with Rule 19, it would not necessarily mean the disallowance of the reliefs they had sought before the RTC since the
right to intervene is not one of those reliefs.

To better put across what the ultimate disposition of this petition should be, let us now turn our focus to the Rules on
Special Proceedings.

In several instances, the Rules on Special Proceedings entitle "any interested persons" or "any persons interested in
the estate" to participate in varying capacities in the testate or intestate proceedings. Petitioners cite these provisions
before us, namely: (1) Section 1, Rule 79, which recognizes the right of "any person interested" to oppose the
issuance of letters testamentary and to file a petition for administration;" (2) Section 3, Rule 79, which mandates the
giving of notice of hearing on the petition for letters of administration to the known heirs, creditors, and "to any other
persons believed to have interest in the estate;" (3) Section 1, Rule 76, which allows a "person interested in the
estate" to petition for the allowance of a will; (4) Section 6 of Rule 87, which allows an individual interested in the
estate of the deceased "to complain to the court of the concealment, embezzlement, or conveyance of any asset of
the decedent, or of evidence of the decedent's title or interest therein;" (5) Section 10 of Rule 85, which requires
notice of the time and place of the examination and allowance of the Administrator's account "to persons interested;"
(6) Section 7 (b) of Rule 89, which requires the court to give notice "to the persons interested" before it may hear and
grant a petition seeking the disposition or encumbrance of the properties of the estate; and (7) Section 1, Rule 90,
which allows "any person interested in the estate" to petition for an order for the distribution of the residue of the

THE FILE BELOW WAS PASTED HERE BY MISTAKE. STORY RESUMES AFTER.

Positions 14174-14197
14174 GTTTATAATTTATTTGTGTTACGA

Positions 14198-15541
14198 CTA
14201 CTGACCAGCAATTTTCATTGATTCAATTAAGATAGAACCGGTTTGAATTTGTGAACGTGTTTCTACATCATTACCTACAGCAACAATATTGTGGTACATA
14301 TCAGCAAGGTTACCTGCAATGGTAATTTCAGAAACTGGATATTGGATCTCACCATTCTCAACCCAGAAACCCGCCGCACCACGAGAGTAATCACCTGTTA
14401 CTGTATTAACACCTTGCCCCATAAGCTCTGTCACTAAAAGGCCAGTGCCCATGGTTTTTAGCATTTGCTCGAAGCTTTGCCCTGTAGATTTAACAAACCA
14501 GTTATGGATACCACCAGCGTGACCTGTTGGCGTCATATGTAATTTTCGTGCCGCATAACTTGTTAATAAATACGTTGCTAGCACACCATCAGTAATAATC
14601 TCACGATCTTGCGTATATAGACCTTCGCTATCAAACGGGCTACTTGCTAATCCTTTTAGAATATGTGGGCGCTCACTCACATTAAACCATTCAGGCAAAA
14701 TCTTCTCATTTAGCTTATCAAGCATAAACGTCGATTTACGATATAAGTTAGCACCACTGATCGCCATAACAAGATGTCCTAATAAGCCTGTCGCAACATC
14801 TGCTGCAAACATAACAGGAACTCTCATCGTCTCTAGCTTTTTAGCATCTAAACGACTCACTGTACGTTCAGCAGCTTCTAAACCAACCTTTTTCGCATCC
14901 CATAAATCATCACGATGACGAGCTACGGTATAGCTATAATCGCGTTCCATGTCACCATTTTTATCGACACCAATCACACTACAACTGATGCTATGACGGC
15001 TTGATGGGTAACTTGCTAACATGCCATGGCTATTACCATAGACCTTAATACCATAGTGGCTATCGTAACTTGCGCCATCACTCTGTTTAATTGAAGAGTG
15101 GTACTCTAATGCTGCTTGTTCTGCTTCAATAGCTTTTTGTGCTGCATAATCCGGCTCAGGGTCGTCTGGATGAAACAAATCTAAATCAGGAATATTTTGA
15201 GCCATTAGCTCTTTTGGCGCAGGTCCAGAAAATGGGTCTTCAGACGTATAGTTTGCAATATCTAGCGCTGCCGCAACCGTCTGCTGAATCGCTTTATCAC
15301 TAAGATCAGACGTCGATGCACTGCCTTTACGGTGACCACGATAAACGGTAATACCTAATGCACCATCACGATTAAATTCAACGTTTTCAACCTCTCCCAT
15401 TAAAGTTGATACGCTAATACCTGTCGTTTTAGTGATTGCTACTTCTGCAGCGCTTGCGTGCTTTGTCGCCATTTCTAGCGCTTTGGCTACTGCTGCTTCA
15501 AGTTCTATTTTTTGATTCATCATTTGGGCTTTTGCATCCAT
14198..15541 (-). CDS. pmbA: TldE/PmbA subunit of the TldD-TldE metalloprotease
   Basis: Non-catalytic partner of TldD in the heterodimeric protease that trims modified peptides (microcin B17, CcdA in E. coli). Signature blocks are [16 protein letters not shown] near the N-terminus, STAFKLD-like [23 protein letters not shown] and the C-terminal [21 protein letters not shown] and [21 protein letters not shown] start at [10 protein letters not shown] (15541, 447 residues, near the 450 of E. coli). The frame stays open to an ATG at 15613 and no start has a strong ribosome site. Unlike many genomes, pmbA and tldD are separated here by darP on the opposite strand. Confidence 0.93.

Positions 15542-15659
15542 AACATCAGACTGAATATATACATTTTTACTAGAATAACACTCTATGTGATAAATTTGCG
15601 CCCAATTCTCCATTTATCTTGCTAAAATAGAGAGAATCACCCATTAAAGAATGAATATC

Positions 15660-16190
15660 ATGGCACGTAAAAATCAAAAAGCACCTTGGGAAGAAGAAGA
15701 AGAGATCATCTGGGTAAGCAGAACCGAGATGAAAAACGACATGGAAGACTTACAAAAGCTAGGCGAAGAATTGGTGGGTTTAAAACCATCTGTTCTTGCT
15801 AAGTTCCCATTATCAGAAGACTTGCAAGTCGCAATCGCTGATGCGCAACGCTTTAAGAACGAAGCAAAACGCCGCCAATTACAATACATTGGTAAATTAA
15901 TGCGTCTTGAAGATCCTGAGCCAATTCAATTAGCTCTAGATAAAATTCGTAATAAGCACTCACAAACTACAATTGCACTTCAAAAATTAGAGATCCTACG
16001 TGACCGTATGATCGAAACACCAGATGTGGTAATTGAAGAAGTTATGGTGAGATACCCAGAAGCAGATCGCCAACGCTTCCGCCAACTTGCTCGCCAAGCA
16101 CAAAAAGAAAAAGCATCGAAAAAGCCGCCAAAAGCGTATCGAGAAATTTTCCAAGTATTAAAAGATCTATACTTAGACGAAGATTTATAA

estate of the decedent, after all obligations are either satisfied or provided for. DaIACS

Had the claims of petitioners against Benedicto been based on contract, whether express or implied, then they
should have filed their claim, even if contingent, under the aegis of the notice to creditors to be issued by the court
immediately after granting letters of administration and published by the administrator immediately after the issuance
of such notice. 19 However, it appears that the claims against Benedicto were based on tort, as they arose from his
actions in connection with Philsucom, Nasutra and Traders Royal Bank. Civil actions for tort or quasi-delict do not fall
within the class of claims to be filed under the notice to creditors required under Rule 86. 20 These actions, being as
they are civil, survive the death of the decedent and may be commenced against the administrator pursuant to
Section 1, Rule 87. Indeed, the records indicate that the intestate estate of Benedicto, as represented by its
administrator, was successfully impleaded in Civil Case No. 11178, whereas the other civil case 21 was already
pending review before this Court at the time of Benedicto's death.

Evidently, the merits of petitioners' claims against Benedicto are to be settled in the civil cases where they were
raised, and not in the intestate proceedings. In the event the claims for damages of petitioners are granted, they
would have the right to enforce the judgment against the estate. Yet until such time, to what extent may they be
allowed to participate in the intestate proceedings? IADaSE

Petitioners place heavy reliance on our ruling in Dinglasan v. Ang Chia, 22 and it does provide us with guidance on
how to proceed. A brief narration of the facts therein is in order. Dinglasan had filed an action for reconveyance and
damages against respondents, and during a hearing of the case, learned that the same trial court was hearing the
intestate proceedings of Lee Liong to whom Dinglasan had sold the property years earlier. Dinglasan thus amended